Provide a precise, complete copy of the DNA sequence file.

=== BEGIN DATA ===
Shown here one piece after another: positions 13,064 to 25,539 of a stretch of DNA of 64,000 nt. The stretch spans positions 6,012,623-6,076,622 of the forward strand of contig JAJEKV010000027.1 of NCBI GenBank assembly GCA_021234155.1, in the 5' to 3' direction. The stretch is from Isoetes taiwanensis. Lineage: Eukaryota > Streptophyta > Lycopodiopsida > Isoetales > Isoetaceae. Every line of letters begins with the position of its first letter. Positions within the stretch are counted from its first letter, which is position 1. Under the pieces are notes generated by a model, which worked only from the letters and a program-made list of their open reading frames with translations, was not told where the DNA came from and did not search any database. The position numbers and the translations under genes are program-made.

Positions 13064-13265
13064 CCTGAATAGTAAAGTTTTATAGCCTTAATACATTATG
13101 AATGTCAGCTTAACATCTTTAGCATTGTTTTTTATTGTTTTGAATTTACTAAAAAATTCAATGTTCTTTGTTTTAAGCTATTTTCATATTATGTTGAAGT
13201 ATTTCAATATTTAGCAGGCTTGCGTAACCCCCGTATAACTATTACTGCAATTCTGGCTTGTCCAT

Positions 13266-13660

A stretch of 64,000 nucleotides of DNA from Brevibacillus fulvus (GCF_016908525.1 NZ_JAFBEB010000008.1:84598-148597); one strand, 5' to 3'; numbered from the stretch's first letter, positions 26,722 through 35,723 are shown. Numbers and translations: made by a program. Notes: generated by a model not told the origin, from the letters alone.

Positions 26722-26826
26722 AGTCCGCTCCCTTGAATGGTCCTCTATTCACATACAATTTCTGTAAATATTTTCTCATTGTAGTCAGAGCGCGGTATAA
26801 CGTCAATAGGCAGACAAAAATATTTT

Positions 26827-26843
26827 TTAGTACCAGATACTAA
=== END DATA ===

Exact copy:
Shown here one piece after another: positions 13,064 to 25,539 of a stretch of DNA of 64,000 nt. The stretch spans positions 6,012,623-6,076,622 of the forward strand of contig JAJEKV010000027.1 of NCBI GenBank assembly GCA_021234155.1, in the 5' to 3' direction. The stretch is from Isoetes taiwanensis. Lineage: Eukaryota > Streptophyta > Lycopodiopsida > Isoetales > Isoetaceae. Every line of letters begins with the position of its first letter. Positions within the stretch are counted from its first letter, which is position 1. Under the pieces are notes generated by a model, which worked only from the letters and a program-made list of their open reading frames with translations, was not told where the DNA came from and did not search any database. The position numbers and the translations under genes are program-made.

Positions 13064-13265
13064 CCTGAATAGTAAAGTTTTATAGCCTTAATACATTATG
13101 AATGTCAGCTTAACATCTTTAGCATTGTTTTTTATTGTTTTGAATTTACTAAAAAATTCAATGTTCTTTGTTTTAAGCTATTTTCATATTATGTTGAAGT
13201 ATTTCAATATTTAGCAGGCTTGCGTAACCCCCGTATAACTATTACTGCAATTCTGGCTTGTCCAT

Positions 13266-13660

A stretch of 64,000 nucleotides of DNA from Brevibacillus fulvus (GCF_016908525.1 NZ_JAFBEB010000008.1:84598-148597); one strand, 5' to 3'; numbered from the stretch's first letter, positions 26,722 through 35,723 are shown. Numbers and translations: made by a program. Notes: generated by a model not told the origin, from the letters alone.

Positions 26722-26826
26722 AGTCCGCTCCCTTGAATGGTCCTCTATTCACATACAATTTCTGTAAATATTTTCTCATTGTAGTCAGAGCGCGGTATAA
26801 CGTCAATAGGCAGACAAAAATATTTT

Positions 26827-26843
26827 TTAGTACCAGATACTAA